Wednesday, September 4, 2013

Exclusive Mars Single Casks for Shinanoya

While attempting to give my liver a very short break this week from the recent string of reviews (and the strain on my wallet for that matter from the flourish of recent bottle purchases), I thought it might be a good opportunity to take a look at technically two new releases. The information of these releases is certainly not hot of the press and the majority of you who are up-to-date already know of them, especially as they were officially announced by the retailer through their facebook page.

The retailer, which needs no introduction, is none other than Shinanoya - an establishment that has done wonders for the domestic industry. The 2 new releases that are available from September 12th were put away at some stage after bottling in 2004 (distilled 1992) only to see the light of day 9 years later. The “new” but “old” expressions adorn lovely Japanese labels representing “views of Edo” that will make any hardcore fan of this sort of thing excited. Cask# 1124 is from a Spanish sherry butt (275 bottles); while Cask# 1143 is an American oak barrel (358 bottles) and both contain spirit matured for 12-years. The distillery behind the production is Mars Hombo Shuzo - a distillery that has been in the limelight recently for all the good work it is doing. Both single cask malts are bottled at 43% abv and will retail for 7,580 yen respectively.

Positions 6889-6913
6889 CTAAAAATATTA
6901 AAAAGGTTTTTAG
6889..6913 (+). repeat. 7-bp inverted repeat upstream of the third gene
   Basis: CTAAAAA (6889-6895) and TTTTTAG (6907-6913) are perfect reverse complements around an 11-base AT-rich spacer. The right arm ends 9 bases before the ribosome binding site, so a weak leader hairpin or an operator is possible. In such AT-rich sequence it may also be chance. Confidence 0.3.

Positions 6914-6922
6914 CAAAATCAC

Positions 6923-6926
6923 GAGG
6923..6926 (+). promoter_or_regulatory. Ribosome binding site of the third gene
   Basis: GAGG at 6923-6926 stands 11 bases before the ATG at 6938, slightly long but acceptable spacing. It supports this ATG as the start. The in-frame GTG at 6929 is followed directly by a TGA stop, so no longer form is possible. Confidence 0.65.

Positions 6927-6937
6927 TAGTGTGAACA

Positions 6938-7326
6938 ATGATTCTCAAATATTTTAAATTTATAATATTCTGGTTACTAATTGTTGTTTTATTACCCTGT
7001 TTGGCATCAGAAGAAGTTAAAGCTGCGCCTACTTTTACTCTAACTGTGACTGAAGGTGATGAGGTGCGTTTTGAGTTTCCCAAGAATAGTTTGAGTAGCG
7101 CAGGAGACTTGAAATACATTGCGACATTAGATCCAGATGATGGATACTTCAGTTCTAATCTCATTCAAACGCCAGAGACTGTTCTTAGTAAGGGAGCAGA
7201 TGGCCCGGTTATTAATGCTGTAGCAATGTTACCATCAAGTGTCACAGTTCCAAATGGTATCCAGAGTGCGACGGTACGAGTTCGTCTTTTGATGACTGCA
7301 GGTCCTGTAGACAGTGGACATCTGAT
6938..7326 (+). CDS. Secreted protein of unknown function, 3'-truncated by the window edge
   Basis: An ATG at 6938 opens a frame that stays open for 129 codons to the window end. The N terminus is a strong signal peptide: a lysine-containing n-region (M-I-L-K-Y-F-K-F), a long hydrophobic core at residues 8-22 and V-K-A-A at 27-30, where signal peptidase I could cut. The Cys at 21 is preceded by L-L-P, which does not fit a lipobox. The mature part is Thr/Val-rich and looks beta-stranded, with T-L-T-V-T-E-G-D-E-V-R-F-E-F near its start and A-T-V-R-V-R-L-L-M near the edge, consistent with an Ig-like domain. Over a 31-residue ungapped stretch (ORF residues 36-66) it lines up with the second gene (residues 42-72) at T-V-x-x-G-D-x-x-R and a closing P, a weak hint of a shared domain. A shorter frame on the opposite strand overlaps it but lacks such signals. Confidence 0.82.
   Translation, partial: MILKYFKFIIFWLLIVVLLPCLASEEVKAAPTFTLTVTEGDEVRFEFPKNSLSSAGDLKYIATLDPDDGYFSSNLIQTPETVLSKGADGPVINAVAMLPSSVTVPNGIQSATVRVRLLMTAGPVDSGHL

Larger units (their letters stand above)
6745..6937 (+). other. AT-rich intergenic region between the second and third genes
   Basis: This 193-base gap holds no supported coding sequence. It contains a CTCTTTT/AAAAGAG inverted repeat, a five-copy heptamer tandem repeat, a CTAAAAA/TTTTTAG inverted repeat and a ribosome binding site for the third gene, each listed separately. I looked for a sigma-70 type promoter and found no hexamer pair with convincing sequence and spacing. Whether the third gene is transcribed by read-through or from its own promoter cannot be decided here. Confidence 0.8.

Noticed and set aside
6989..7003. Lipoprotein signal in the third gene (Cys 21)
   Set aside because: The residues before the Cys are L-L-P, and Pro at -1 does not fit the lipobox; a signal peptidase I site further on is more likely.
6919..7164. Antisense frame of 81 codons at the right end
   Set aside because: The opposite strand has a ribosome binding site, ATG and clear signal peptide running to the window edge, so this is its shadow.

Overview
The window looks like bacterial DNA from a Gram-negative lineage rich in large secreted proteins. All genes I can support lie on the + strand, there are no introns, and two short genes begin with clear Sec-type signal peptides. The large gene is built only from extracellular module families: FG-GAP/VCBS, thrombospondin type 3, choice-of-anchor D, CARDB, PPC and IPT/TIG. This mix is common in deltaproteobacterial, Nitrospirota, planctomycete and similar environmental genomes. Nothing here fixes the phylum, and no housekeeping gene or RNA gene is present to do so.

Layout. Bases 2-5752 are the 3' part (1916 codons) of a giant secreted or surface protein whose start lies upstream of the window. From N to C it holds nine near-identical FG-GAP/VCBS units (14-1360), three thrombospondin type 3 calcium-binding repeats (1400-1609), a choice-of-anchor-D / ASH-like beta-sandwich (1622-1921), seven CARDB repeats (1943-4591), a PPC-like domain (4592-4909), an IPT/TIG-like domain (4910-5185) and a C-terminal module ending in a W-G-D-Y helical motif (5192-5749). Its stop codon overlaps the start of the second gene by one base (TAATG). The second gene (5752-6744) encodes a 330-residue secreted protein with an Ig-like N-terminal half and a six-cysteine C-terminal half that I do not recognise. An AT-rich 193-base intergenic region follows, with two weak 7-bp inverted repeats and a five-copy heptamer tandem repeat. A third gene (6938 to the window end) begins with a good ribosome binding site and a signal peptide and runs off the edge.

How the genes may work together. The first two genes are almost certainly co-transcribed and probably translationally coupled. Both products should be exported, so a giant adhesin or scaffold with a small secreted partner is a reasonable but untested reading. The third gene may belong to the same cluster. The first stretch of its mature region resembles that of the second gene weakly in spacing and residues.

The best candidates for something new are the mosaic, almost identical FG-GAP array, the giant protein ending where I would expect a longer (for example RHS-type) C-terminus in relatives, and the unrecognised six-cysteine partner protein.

You may be thinking why the late introduction/post? Well, without intending to stir up a hornet’s nest, in fact quite the opposite really, I wanted to point out that these two releases sport the same cask numbers/cask types/distillation dates/bottling dates as that of ESPOA’s private single cask Mars bottling, which very few are aware of. What does this actually mean? Could it suggest that only a portion of ESPOA’s private bottling was labeled and made available, leaving the remaining volume left for whatever reason until now? Not to speculate or assume but as far as I know distilleries do not repeat cask numbers, therefore is this not the same whisky from the same cask? Now back to the point - regardless of the answers - if the whisky in the Shinanoya releases is the same as that of ESPOA’s then everyone is in for a real treat hence bringing up the matter. You will not be disappointed. I’ve sourced a few of the ESPOA bottlings for other enthusiasts as well as reviewing and owning Cask#1143 (here), lovely stuff. The Shinanoya releases will be gone in a flash so be sure to keep checking their hompage (here).

Image kindly borrowed from Shinanoya's facebook page

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